In September we had our Annual Pool Players Pizza Party, or APPPP. Somewhere about 60 people came, and we had the usual good social time and gave out trophies from previous tournaments. Now, an amazing tale about angels from this APPPP:

Nick D’Alessandro and I always order the pizzas. This year from Wildfire in the Shell station (highly recommended). A week before the party I realized that we hadn’t done this. I called Nick on Monday morning and said, “We should get down there and order, shouldn’t we?” Nick said, “Yes.” I said, “How about this morning?” And he agreed. (Yes, all this is relevant.)

So a bit later we went there, got a menu, sat down and made up a list (we generally order about 22 pizzas).

Having done so, we stepped up to the counter to order. A youngish woman (25 to 35?) stepped up beside us and said, “I would like to pay for half of this.” We tried to dissuade her. I explained that it was a large order and we weren’t indigent. She insisted and went out. I then handed them my credit card, but the woman at the counter said, “She’s serious. She just went out to get her credit card.” Nick and I were disbelieving, but she came in again and handed in her credit card and said, “In fact, charge all of it.” Again I tried to dissuade her, but she insisted that she wanted to do this. Finally, Nick and I thanked her profusely and asked if she and a partner would come to the party on Friday. She said that she would but couldn’t because they were just now driving home and it was two hours away. So she got someone to take pictures of the three of us, and we hugged. I asked her name so that at least we could send a thank you, but she wouldn’t give it.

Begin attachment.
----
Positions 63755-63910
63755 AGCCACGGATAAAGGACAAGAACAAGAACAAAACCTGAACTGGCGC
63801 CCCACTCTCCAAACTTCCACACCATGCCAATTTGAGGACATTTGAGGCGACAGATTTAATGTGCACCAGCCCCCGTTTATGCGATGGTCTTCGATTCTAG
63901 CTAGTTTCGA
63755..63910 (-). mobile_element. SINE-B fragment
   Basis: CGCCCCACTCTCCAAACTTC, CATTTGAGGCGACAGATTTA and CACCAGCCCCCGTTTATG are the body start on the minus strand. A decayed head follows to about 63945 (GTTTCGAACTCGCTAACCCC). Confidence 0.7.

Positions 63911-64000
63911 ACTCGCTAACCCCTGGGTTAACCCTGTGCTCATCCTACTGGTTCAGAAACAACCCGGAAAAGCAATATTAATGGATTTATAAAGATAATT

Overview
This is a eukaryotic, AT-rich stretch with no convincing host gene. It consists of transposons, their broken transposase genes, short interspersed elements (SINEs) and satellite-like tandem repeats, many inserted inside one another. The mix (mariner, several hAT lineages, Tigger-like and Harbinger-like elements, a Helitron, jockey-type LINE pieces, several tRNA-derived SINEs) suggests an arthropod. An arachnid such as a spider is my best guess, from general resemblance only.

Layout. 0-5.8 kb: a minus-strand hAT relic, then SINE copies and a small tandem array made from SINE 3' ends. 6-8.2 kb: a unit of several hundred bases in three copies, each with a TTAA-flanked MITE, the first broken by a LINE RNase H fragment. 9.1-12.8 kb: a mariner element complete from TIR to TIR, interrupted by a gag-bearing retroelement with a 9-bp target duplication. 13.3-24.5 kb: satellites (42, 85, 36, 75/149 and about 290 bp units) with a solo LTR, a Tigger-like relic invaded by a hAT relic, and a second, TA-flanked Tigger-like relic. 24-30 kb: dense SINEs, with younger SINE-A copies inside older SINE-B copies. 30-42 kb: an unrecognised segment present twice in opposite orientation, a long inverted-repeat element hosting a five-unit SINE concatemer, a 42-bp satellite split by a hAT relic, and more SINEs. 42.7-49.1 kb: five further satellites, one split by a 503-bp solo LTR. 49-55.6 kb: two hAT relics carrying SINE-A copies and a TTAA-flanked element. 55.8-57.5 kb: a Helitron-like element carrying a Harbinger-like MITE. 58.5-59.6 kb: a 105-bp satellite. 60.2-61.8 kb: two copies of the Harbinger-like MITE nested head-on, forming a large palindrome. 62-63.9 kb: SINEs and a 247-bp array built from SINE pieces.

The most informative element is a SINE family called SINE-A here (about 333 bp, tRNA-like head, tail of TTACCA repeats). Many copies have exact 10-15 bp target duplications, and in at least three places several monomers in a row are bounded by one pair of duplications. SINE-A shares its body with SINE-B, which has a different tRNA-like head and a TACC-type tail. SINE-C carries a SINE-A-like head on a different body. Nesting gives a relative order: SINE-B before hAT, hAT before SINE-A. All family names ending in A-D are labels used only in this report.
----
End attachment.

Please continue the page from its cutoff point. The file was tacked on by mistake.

The only explanation that I could give, apart from the fact that we were two superannuated guys (86 and 87, one with a cane), is that we were both were wearing our red Southport Veteran hats. Simply making this assumption, I told her that there were, in fact, many veterans coming to the APPPP who would be told of her kindness and generosity. And that’s it.

I don’t believe in much, but maybe angels exist, or more likely just plain human kindness, which seems angelic in our present state.

Ernest Ruber

Longwood Road


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